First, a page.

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Glenview Capital Third Quarter 2009

Glenview Capital Third Quarter 2009

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Published by balevin

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Categories:Business/Law, Finance
Published by: balevin on Dec 11, 2009
Copyright:Attribution Non-commercial


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 December 9, 2009Dear Investor,
Performance and Top Holdings
Set forth below is our performance for Glenview Institutional Partners, L.P. for the period ended September 30
GrossReturnNet ReturnGross LongExposureGross ShortExposureNet EquityExposureNet CreditExposure
Quarter 19.42%9.42%124%-54%40%30%
April14.93%14.93%130%-62%35%33%May 9.42%9.42%132%-65%34%32%June5.89%5.89%135%-72%36%26%
Quarter 233.18%33.18%132%-66%35%31%
July 6.87%6.87%132%-68%43%21%August7.59%7.59%127%-72%36%18%September2.84%2.84%122%-49%61%12%
Quarter 3 18.25%18.25%127%-63%47%17%YTD 2009 72.32%72.32%128%-61%41%26%Inception to Date (February 2001) 310.03%211.82%Inception to Date CAGR 17.68%14.02%
 As of September 30
, our top ten long positions listed alphabetically were AmerisourceBergen, CVS, eBay, ExpressScripts, Fidelity National Information Services, Laureate Education (credit position), McKesson, Oracle, RRDonnelley, and XM Satellite (credit position). Our top ten positions collectively represented 40% of our capital.Our top ten short positions represented 11% of our capital. Our short positions included three diversifiedindustrial/manufacturing companies, a chemicals company, a restaurant, a discount retailer, a telecom wirelessequipment company, a human resources firm, an insurance firm and a pharmaceutical services firm. In addition,throughout the quarter, we held short positions in various indices as hedges and, as described in our Q2 2009 letter,in the sovereign debt of six primarily European countries as a hedge against a second global liquidity crisis.Our performance attribution is set forth below:
Q1 09Q2 09Q3 09YTD 09
Equity Long-4.83%27.08%19.37%53.03%Equity Short7.86%-13.72%-8.82%-20.00%Credit Long7.18%19.65%7.78%40.03%Credit Short-0.79%0.17%-0.09%-0.74%
Total Gross Returns9.42%33.18%18.25%72.32%Performance Attribution (Gross Returns)
Performance and exposure information in this report are calculated excluding Designated Investments (or "side pocket"investments). Exposure figures are averages for the time period represented.
Executive Summary
The fund returned 18% during the quarter, continuing our strong portfolio performance during 2009.ii)
The economy has started to recover, but the pace and shape of the recovery are unclear, and our portfolio is
not levered to any particular economic scenario.iii)
Reflecting the bottoming of the economy, we have reduced gross short exposure and established some longpositions in businesses that are attractive in all scenarios outside of a free-fall economy.iv)
We have reduced corporate fixed income exposure and increased net equity exposure, resulting in aportfolio that is more liquid while offering attractive medium term returns.v)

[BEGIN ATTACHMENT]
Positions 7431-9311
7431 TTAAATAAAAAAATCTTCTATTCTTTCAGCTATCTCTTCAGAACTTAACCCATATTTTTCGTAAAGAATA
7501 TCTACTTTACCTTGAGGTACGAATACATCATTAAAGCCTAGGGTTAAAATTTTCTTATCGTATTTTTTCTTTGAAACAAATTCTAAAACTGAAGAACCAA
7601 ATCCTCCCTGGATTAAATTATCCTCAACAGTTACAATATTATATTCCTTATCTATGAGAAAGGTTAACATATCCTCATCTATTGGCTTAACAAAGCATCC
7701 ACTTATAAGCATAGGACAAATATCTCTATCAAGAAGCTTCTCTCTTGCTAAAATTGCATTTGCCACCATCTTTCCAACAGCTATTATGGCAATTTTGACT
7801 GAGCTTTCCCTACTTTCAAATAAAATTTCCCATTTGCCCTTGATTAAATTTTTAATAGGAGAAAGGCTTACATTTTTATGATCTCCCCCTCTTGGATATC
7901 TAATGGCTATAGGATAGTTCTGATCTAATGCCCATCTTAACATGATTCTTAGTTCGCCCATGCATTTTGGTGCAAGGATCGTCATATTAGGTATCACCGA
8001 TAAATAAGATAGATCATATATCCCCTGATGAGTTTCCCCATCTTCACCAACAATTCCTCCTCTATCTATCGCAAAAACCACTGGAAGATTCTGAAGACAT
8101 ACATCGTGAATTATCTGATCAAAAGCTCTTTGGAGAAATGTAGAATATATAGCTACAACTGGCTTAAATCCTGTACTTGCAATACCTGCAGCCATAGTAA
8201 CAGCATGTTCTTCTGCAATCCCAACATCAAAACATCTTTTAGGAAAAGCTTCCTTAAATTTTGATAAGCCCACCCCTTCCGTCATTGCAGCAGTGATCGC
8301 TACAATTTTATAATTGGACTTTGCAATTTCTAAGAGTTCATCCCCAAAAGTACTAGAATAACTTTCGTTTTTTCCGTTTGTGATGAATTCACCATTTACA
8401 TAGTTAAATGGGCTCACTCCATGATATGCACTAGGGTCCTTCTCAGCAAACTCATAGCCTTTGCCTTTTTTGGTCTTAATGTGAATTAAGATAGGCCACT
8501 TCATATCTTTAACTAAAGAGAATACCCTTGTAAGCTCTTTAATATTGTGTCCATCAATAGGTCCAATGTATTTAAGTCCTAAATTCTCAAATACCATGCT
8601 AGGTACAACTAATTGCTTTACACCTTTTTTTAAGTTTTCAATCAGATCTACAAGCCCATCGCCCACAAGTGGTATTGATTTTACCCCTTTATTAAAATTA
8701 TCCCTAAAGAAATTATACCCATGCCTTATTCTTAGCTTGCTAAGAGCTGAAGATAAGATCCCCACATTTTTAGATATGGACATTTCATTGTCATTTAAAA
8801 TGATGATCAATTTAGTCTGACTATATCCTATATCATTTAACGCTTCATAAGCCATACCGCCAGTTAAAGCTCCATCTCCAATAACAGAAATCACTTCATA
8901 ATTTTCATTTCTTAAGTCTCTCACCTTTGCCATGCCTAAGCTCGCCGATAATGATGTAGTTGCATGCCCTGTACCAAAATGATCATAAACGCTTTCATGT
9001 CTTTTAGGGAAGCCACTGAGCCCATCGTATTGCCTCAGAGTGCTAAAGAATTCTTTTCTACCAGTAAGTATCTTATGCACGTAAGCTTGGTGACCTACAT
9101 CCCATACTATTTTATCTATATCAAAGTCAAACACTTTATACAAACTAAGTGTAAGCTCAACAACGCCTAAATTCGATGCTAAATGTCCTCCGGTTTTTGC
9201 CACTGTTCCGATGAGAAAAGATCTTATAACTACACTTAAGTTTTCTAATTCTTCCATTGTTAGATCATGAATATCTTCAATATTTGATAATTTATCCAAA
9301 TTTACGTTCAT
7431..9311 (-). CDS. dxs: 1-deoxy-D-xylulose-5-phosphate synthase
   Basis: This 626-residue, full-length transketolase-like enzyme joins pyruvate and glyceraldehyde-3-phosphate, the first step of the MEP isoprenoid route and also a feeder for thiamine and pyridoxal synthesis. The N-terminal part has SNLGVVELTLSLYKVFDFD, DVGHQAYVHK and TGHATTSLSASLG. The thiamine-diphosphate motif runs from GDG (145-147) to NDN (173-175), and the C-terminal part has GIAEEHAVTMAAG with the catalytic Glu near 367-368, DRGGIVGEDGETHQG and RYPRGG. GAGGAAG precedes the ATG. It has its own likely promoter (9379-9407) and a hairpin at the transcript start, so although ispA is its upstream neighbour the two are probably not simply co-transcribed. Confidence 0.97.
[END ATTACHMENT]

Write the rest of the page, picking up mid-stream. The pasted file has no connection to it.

We have initiated event driven positions within the equity and distressed fixed income strategies, and weexpect such opportunities to grow over the next twelve months.vi)
Our equity portfolio continues to exhibit favorable characteristics of strong operating momentum and lowvaluation (11.1x 2010 earnings, 9.6x 2011), against a backdrop of overall constructive liquidity conditions.
Third Quarter Discussion
Our performance for the quarter continued to exceed our long-term expectations with returns of more than 18%.This performance was driven by:a)
Strong performance across our equity long portfolio, including healthcare, business services and financials.b)
Continued broad strength within distressed fixed income, where security prices continue to recouple withthe relatively strong fundamentals of our underlying issuers.c)
While these gains were offset by losses in our equity short book, our reduction in gross short equitiesthroughout the quarter reduced the magnitude of such hedging losses.During the quarter, we reduced our gross short equity position to reflect our increasing confidence that an economicbottom of some form had been established based upon anecdotal commentary of a broad number of contacts across awide variety of industries. Given improving liquidity, a firmer economy and relatively low valuation levels, webelieved it was prudent to reduce our gross short book to control the risk of a significant short squeeze across mostequities. In order to contain our net exposure at reasonable levels, we also selectively trimmed our gross long equityexposure. Concurrently, we also began to reduce our gross long credit exposure as prices began to moresignificantly recouple with fundamentals in a positive manner. As a result of these actions, our gross exposure camedown approximately 25 points through the quarter, and our net exposure shifted from what was approximately a50/50 split between equity and credit strategies in the second quarter to a positioning that ended September withapproximately 3:1 exposure in favor of equity based strategies. We believe that credit’s relative attractiveness toequity most likely peaked early in Q3 09, and as such we are reallocating risk dollars to superior, risk adjustedequity opportunities.